Archive for May, 2007

Calvin and Hobbes: How Come We Play War?

May 14th, 2007

Bill Watterson, Calvin and Hobbes (1986)

John Bruhns: We were told we were there to liberate these people. They were shooting at us.

May 12th, 2007

Here is a video of John Bruhns’ statement against the war in Iraq, an advertisement recorded for MoveOn.org Political Action.

John Bruhns, US Army Infantry Sergeant. Baghdad 2003 – ’04:

One day there was a riot in the Abu Ghraib market area.

We had 2,000 people from the community protest our presence in their country. These were not terrorists.

We were told we were there to liberate these people. They were shooting at us.

To keep American soldiers in Iraq for an indefinite period of time, being attacked by an unidentifiable enemy, is wrong, immoral, and irresponsible.

Announcer:

Support our troops. Bring them home.

MoveOn.org Political Action, which produced this video, writes: George Bush keeps saying that he’s the one who supports the troops and those of us who want to end the war don’t. Someone has to take him on for that. In order to do that, they are asking for small donations to help buy airtime so that John Bruhns’s statement, and other ads based on statements by veterans of the Iraq War, can be aired on television. You can make a personal contribution online.

Unearthed in Colombia

May 6th, 2007

BOGOTA, Colombia (AP) – Forensic teams have unearthed 211 bodies buried in dozens of mass graves near a single town in southern Colombia in the past 10 months, a legacy of fierce fighting in this coca-rich land.

Chief prosecutor Mario Iguaran told a news conference Saturday that investigators exhumed 105 bodies alone on Friday near La Hormiga, 340 miles (540 kilometers) south of Bogota in the province of Putumayo. Most of the victims, who investigators believe were killed between 1999 and 2001, had been dismembered before burial.

Historically a key region for growing the coca plant that is used to make cocaine, the Putumayo jungles near the border with Ecuador are the scene of almost daily fighting between leftist rebels, far-right paramilitaries and state security forces.

Iguaran said that based on information from local residents, authorities suspect both the paramilitaries and the rebels were responsible for the killings. Both sides regularly kill civilians they believe to be aiding their enemies.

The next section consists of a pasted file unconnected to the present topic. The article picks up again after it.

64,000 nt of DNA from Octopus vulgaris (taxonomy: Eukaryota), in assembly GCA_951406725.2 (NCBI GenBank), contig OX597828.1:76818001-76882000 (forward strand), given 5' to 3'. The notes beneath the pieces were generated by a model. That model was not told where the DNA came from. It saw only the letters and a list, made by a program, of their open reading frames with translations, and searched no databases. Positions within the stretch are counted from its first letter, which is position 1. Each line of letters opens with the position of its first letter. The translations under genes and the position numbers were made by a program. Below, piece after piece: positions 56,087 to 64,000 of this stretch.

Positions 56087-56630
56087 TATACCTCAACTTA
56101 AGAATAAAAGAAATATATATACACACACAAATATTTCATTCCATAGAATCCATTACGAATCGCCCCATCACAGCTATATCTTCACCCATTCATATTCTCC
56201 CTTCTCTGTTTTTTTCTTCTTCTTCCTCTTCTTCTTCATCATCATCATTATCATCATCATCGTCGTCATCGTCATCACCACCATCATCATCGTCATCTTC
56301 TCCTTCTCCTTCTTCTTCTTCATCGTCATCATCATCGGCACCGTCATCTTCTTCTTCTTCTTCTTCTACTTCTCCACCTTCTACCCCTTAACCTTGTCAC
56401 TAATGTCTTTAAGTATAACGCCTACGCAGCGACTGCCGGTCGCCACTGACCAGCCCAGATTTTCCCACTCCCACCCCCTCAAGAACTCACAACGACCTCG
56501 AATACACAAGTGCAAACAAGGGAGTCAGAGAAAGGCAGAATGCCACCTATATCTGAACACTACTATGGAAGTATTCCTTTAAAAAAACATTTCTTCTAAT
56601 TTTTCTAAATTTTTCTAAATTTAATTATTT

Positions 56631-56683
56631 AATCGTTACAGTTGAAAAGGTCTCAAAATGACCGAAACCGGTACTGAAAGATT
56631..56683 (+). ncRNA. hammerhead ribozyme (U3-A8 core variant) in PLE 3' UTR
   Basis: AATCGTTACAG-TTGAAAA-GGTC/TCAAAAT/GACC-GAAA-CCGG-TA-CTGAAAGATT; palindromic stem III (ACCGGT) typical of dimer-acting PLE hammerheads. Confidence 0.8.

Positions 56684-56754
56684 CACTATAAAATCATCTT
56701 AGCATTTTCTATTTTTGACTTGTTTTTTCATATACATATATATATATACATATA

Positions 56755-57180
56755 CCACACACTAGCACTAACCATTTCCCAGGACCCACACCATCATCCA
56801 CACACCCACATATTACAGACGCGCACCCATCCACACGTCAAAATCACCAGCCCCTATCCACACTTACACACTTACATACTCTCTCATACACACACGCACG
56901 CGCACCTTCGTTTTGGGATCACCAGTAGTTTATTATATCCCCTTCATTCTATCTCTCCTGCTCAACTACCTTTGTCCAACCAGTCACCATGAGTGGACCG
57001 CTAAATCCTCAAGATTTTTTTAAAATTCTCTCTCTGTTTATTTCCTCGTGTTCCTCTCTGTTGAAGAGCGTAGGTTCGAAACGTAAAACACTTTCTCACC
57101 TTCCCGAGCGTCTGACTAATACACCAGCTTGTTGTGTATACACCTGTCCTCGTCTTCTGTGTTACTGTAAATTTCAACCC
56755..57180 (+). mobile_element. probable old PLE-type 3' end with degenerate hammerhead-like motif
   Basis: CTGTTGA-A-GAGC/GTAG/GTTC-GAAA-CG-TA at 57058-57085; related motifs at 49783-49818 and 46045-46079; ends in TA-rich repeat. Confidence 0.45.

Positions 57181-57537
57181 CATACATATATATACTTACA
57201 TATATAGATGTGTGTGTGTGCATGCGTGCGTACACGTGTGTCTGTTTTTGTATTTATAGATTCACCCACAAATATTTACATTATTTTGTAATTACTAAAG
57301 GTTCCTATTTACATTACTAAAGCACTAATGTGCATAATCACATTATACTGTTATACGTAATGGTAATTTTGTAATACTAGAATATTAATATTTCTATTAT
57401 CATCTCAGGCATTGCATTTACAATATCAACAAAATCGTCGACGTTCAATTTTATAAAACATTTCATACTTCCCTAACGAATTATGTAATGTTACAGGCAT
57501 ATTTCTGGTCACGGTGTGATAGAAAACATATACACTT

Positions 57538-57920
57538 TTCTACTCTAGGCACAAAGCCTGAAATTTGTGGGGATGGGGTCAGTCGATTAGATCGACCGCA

Investigators have been digging for the mass graves in Putumayo since August of last year.

Forensic teams have found hundreds more shallow graves in recent months, as demobilized paramilitaries confess their crimes as part of a peace deal with the government.

Iguaran’s office estimates 10,000 murdered Colombians lie in unmarked graves across this South American country, now in its fifth decade of civil conflict.

Toby Muse, Associated Press (2007-05-06): Colombia Finds 211 Bodies in Mass Graves

Press reports have only told a little bit of the story behind the mass graves discovered in Putumayo. They mostly do not mention that it has become increasingly clear that the paramilitaries have been covertly sponsored and encouraged by powerful men within the Colombian government–possibly including President Alvaro Uribe himself–as a clandestine part of the military and drug war projects heavily underwritten by the United States government’s Plan Colombia.

The long, cozy relationship between Colombian President Alvaro Uribe and the US Congress is over. Washington has spent billions on the Plan Colombia policy to combat terror, increase security and economic development, and stymie the drug trade with little to show for it. Ongoing investigations into links between Colombian leaders and former paramilitary commanders have revealed close ties. For the Democratic leaders in Congress this has become hard to ignore, especially when discussing a possible free trade agreement (FTA) or continuing the financing of Plan Colombia.